Incubation begins as soon as the eggs are laid. There are a few erroneous reports of an incubation period of only 9 - 12 days. Since the incubating female must leave frequently to forage for her own food, as well as additional nesting materials, incubation takes longer than expected for such tiny eggs. Realistically, it takes about 14 - 17 days and sometimes up to 23 days of incubation before they hatch. If the weather turns nasty, it extends the incubation period.

Black-chinned hummingbird nest in the foothills of Tucson's Santa Catalina Mountains
Note the spider silk anchoring the nest to the branch
Photo by Douglas Everett

Once the eggs hatch, the almost impossibly small hummingbird babies emerge naked, totally helpless. They have a bump were the beak will be, and two rows of tiny down feathers down the middle of their back. Most skip an insulating downy stage of development. Nevertheless, they develop an early tolerance to temperature fluctuations. The female continues brooding the young until they are from 12 - 18 days old. In places like the high Andes, this can be as long as 38 days. Even once fledged, the young birds continue to develop their tail feathers and bills before they reach their mature length. Females continue to feed their young for as much as 65 days after hatching.

Hummer babies are amazingly resilient. They not only survive extreme temperatures, but they also are able to make it through fall that would kill most nestlings. By the time they are 16 days old, they are well clad in feathers. Bright and alert, they peek out of the nest curiously and spend considerable time preening their new feathers. Every now and then, they rise up, hold on tightly to the nest and vigorously flap their wings to prepare them for flight.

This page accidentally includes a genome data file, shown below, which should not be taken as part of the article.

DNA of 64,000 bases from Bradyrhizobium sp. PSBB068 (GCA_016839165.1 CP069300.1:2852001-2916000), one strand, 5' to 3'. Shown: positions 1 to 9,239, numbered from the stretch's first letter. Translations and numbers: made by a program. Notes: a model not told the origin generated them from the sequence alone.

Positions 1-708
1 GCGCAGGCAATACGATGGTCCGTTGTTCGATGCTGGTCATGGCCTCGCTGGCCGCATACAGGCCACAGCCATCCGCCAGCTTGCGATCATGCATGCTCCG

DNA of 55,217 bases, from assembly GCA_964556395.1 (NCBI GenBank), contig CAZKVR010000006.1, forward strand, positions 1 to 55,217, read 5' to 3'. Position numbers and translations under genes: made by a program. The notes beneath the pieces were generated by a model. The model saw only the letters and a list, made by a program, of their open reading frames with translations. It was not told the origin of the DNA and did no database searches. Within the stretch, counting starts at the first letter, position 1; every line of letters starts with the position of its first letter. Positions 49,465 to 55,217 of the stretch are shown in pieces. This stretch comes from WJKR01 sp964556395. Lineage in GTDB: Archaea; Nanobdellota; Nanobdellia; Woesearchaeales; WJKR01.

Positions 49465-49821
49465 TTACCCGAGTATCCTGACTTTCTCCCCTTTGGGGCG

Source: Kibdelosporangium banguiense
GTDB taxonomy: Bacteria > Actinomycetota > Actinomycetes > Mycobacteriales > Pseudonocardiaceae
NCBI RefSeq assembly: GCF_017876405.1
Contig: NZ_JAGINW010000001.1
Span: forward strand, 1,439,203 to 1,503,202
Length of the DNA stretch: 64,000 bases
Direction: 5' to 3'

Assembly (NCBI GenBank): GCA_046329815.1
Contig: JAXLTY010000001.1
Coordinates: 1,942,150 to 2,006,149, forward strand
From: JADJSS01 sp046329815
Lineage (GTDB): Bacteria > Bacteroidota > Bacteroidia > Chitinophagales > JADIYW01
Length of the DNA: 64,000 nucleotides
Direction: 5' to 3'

Unless frightened, hummers leave their nest with no urging from their mothers. Before they are three weeks old, most hummers take flight in the morning. Since the eggs are laid a couple of days apart, often one nestling leaves home a couple of days before its sibling. Most hummers fly gracefully from their very first attempt.

As soon as they hatch, the babies that look like they are all head, are fed by mom. She sticks her needle-sharp bill so far down the baby's gullet that one might think she would skewer her own young. This does not happen and the babies thrive on a diet heavy in regurgitated insects and probably nectar. They are fed so much that their crops extend from the side of their necks like some kind of gigantic avian goiter!

Despite the exemplary courage and perseverance of the female in raising her young, nesting success rates are relatively poor for hummers. Hummer nests are subject to many perils; loss of young or eggs to accidents, catastrophic weather, and predation. For example, 50% of the eggs of a White - eared hummer hatched, but only 16.7% of the eggs laid actually produced fledglings. Andean Hillstars, who nest so high as to avoid the attention of predators, produced 18 eggs in 19 nests, resulting in 16 fledglings. In a study of the Anna's hummers, who's nests are more susceptible to predators, 85 nests produced 68 eggs of which 42 hatched and only 23 survived to become fledglings.

The more I learn about birds, and hummingbirds in particular, the more miraculous the variety and numbers of them seem. With so many dangers, and being such small creatures in such a large world, their numbers, variety, and success never cease to astonish me!